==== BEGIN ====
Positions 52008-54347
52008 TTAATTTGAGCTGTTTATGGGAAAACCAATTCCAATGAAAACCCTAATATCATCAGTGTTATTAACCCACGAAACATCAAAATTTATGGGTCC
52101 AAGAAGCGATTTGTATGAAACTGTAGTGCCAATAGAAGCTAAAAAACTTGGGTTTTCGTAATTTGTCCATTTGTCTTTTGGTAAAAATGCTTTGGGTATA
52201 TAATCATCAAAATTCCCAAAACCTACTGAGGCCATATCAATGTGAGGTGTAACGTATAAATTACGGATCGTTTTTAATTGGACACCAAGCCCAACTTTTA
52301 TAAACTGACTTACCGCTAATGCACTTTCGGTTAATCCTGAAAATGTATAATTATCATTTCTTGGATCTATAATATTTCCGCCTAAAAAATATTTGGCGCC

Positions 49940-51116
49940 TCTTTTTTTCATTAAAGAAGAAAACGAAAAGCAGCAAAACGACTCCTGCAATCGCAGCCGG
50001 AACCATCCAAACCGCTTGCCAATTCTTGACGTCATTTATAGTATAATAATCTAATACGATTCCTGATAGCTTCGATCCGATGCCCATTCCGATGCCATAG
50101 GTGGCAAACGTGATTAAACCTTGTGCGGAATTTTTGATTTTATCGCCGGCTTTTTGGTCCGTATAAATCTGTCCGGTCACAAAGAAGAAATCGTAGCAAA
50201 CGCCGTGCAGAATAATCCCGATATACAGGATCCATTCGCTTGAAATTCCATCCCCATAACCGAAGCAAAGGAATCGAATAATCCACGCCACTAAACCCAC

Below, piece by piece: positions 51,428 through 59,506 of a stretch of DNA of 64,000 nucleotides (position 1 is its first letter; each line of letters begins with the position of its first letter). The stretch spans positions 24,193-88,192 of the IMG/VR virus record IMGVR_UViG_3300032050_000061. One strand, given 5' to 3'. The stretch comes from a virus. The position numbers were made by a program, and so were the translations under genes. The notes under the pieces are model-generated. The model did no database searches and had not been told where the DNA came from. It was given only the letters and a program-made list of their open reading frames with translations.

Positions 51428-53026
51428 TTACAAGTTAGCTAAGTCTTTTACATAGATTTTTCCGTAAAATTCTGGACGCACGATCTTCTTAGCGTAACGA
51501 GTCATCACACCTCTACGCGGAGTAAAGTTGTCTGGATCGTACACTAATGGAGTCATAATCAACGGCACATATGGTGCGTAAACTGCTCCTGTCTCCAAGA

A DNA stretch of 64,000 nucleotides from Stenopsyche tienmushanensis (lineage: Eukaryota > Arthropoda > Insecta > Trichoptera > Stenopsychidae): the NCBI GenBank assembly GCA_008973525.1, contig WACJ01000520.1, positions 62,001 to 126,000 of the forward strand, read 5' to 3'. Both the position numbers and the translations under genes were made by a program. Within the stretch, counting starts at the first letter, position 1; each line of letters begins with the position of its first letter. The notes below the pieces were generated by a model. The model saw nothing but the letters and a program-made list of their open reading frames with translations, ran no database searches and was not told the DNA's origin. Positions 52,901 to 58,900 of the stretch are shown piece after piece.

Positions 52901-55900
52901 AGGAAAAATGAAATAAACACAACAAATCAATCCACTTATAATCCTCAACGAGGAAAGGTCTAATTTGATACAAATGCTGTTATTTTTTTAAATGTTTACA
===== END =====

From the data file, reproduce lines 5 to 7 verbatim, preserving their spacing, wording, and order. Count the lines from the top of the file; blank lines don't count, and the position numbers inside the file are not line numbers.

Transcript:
52301 TAAACTGACTTACCGCTAATGCACTTTCGGTTAATCCTGAAAATGTATAATTATCATTTCTTGGATCTATAATATTTCCGCCTAAAAAATATTTGGCGCC

Positions 49940-51116
49940 TCTTTTTTTCATTAAAGAAGAAAACGAAAAGCAGCAAAACGACTCCTGCAATCGCAGCCGG